In 1987, the classicist Anne Carson, according to the American Academy of Poets, “burst onto the international poetry scene.” One year earlier, Princeton University Press advertised Carson’s book-length essay on love in literature, Eros the Bittersweet, in the pages of the Review. Bernard Knox, a long-standing contributor and classicist himself, reviewed Carson’s Autobiography of Red (Vintage) for the Review in 1998, and he recalled his early affection Eros the Bittersweet, felt so keenly that he was moved to recommend the author to her eventual publisher: “This is an extraordinary book,” he confided to the editors at Princeton University Press. “The book of a poet, a subtle critic, and a scholar… a brilliant piece of writing, flawlessly phrased throughout, constantly surprising but never disappointing…” Knox’s praise (a blurb such as publishers’ dreams are made of) appeared on the book’s jacket and in advertising copy, attracting so many readers that in 1999 Eros the Bittersweet, recently put back in print by Dalkey Archive Press, was named one of the 100 Best Works of Non-fiction by the Modern Library.
Not every love story can end so happily. When Elizabeth Hardwick reviewed Sylvia Plath’s novel The Bell Jar in the August 12, 1971 issue of the Review, Plath had been dead for eight years. For months previously, Harper & Row had run advertisements for The Bell Jar in the Review, featuring the author’s ominous portrait above an insistent claim: “It is literature.”
The advertisements for Plath’s book ran simultaneously with advertisements for Crow, a new book of poems by another Harper & Row author, her estranged husband Ted Hughes. Since Plath’s suicide, Hughes had overseen the successful publication of Ariel, a posthumous collection of her poetry that was read by many to intimate her discontent with married life and to foreshadow her death. “Her fate and her themes,” Elizabeth Hardwick wrote in her review of The Bell Jar, “are hardly separate and both are singularly terrible.” In the July 22, 1971 issue, a month before Hardwick’s review of Plath, Stephen Spender reviewed Crow, focusing on the role of the poet in a degenerate modern culture. Plath wasn’t mentioned.
If an author’s works are revered, adored, or simply read enough, then they seem to gradually become less stories to be read and more myths to be retold: biographies and works of criticism foregather over decades to revisit, consider, and explain. And perhaps the signal distinction of a book’s canonization is its magnificent, hardback reappearance in a deluxe edition, decked out in the new raiment befitting a cultural touchstone. In France, Bibliothèque de la Pléiade publishes durable, authoritative, and handsome editions of French classics. J. M. Dent does likewise for the English in England. But before 1979, when the nonprofit publisher The Library of America was founded with a grant from the Ford Foundation and the National Endowment of the Humanities, works of American literature could aspire to no commensurate apotheosis. The various works of Melville, Hawthorne, and Whitman occasionally dropped out of print, unattainable but for in “old college textbooks, some disintegrating paperbacks.” The United States was unique, Edmund Wilson complained, as “the only civilized country where one could not obtain the standard works of its great authors in convenient and reliable form.”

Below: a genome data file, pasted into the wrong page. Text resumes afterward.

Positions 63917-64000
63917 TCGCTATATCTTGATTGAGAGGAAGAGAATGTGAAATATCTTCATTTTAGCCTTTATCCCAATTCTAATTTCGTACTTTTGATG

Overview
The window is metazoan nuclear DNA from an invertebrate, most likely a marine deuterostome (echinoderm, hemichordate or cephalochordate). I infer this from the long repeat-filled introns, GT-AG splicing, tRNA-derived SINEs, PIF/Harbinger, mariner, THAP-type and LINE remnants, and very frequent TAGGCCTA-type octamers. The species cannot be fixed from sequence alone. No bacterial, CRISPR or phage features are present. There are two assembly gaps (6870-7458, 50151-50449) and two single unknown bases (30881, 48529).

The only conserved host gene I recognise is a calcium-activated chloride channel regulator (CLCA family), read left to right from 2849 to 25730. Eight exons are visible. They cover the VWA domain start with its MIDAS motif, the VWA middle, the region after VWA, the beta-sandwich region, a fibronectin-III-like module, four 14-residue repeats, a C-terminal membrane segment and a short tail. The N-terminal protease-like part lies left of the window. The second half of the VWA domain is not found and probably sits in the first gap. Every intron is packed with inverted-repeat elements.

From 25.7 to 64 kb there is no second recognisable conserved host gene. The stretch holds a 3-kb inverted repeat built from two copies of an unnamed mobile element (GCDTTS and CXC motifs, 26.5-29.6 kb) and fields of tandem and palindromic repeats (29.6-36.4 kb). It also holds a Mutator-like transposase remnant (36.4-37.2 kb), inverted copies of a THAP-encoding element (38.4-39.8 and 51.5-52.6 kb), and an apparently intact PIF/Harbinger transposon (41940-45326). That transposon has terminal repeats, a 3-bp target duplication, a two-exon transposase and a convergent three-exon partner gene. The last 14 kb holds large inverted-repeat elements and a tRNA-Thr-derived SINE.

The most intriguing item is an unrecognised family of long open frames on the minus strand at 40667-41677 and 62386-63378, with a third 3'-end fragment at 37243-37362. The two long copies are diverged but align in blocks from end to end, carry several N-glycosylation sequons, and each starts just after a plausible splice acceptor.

Spread over two pages in the May 13, 1982 issue of the Review, The Library of America announced the correction of this “great wrong.” For the first time, American literary history could be “read and reread” in “convenient, permanent, authoritative form.” Even lesser-known works—Melville’s Typee, Whitman’s Specimen Days—were scrupulously collected, expertly edited, and durably bound into “books you can proudly hand on to future generations.”